Mr. Speaker, Sir, there is nothing to thank the Government for on this matter. In fact, it is very sad that this family has lost its bread winner, Mr. Ngolo, who is a prominent Kenyan yet the Government could not even involve the Interpol since October, 2008.
Now they are telling us that they want the Kenya police to be allowed to go to Guinea. Could the Assistant Minister explain whether they were able to trace the phone number the kidnappers were calling with and why the Government has not involved the Interpol?
Mr. Speaker, Sir, I would like to inform the hon. Member that, without information, we cannot make reasonable judgement and decisions. That is why we have decided that we are going to ask somebody, that is the Kenya Police, to do investigations so that we have the relevant and concrete information which then---
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On a point of order, Mr. Speaker, Sir. Are you satisfied with the way Mr. Mbugua is dressed? Look at the way he is dressed! The coat is upside down, the shoes are---
Order, hon. Members!
Order, Mr. Mbugua! Hon. Members, when Mr. Speaker is on his feet, there ought to be no movement in the House! You must freeze wherever you are!
Hon. Members, going by one of my senses, which is the sense of sight, I see that Mr. Mbugua is not dressed appropriately in accordance with the Speaker's Rules. As I see it, Mr. Mbugua, you appear to be dressed in clothes that are patched up! I will, therefore, order that you withdraw from the Chamber for the rest of today!
On a point of order, Mr. Speaker, Sir.
Order, Mr. K. Kilonzo. We are back to where we were on the Order Paper.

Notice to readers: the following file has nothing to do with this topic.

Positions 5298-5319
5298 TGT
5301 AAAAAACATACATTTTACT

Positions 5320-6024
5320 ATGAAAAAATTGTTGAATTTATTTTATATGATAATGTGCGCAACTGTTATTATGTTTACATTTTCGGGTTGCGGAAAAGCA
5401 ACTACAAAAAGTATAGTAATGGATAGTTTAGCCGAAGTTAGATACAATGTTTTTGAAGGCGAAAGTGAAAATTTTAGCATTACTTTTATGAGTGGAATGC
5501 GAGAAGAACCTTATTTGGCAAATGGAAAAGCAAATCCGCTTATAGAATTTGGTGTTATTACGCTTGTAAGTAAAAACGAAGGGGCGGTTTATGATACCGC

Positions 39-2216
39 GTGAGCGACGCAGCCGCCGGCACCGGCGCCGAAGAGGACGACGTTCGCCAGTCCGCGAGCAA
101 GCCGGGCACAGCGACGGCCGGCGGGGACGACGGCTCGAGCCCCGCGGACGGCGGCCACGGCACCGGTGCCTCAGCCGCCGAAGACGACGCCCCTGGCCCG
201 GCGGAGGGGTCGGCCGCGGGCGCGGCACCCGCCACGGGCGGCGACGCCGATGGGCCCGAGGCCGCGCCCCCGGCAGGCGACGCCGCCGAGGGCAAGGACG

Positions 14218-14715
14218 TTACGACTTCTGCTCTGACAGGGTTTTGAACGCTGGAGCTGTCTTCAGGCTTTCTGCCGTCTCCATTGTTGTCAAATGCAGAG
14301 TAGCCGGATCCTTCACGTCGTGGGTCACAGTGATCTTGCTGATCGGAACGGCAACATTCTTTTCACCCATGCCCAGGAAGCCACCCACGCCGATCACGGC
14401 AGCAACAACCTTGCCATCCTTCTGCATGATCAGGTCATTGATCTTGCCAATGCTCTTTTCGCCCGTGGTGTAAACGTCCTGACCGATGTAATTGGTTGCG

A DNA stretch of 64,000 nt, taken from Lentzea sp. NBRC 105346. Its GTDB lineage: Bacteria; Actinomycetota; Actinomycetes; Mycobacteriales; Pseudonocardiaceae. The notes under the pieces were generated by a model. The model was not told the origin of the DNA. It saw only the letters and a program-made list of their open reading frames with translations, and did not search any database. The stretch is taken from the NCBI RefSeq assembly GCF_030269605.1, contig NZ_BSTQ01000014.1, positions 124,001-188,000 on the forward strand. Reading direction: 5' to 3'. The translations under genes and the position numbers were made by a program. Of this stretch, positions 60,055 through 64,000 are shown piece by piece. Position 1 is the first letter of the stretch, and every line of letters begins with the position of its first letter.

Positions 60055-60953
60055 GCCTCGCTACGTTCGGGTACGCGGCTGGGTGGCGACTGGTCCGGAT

The Assistant Minister has not answered my question!
Mr. Assistant Minister, could you, please, answer the hon. Member's question?
Mr. Speaker, Sir, I was saying that the reason why the matter delayed was because the Government had not got enough information which then would have necessitated us to move quickly because this was a very private deal.
As you are all aware, there has been a problem in Guinea and it looked like there was nobody answerable for this matter. The Government decided that, in order for us to involve the relevant parties to try and sort out this problem, we had to involve the Kenya Police to investigate the matter.
Finally, the point I want to make to the hon. Member is that we believe that Mr. Ngolo is still alive and the Government will make sure that we get him as soon as possible.
Mr. Speaker, Sir, given that Guinea is a French-speaking country and further that the Kenyan police officers are trained in English and Kiswahili, could the Assistant Minister tell us which police officer is this who is being sent to Guinea who can speak French and can undertake investigations in the French Language?
Mr. Speaker, Sir, I would like to tell the hon. Member that Kenyans are very highly educated and the police service has got bi-lingual officers who will do the job.
Mr. Speaker, Sir, I would like to know from the Assistant Minister whether they were able to trace the mobile number that was being used to communicate between the two countries and appeal to this House for further intervention.
That question appears to be a repetition! Mr. Assistant Minister, did you respond to the question when earlier asked? Ja nuary 20, 2009 PARLIAMENTAR Y DEBATES
Mr. Speaker, Sir, he did not ask me about the mobile number. Since the matter is being investigated and we would not want the captors to know that we already have their contacts and we are trying to follow up the matter, I would rather we rest it there.
asked the Minister for Lands:-
(a) whether he could state how much the Ndung'u Commission on land cost the Exchequer; and,
(b) what the status of the implementation of the recommendations of the report of the Commission is.
Mr. Speaker, Sir, I beg to reply.
(a) A total of Kshs75,399,768 was incurred by the Government on the Ndung'u Land Commission.
(b) Following the release of the report by His Excellency the President on 2nd July, 2004, the Ministry took a number of measures to stop dealings in all title deeds adversely mentioned in the Ndung'u Report. The Ministry issued Ministerial circulars directing all public institutions affected by illegal or irregular allocations, including all public parcels of lands not listed in the Report, to take possession of any such land as they have been illegally dispossessed from them.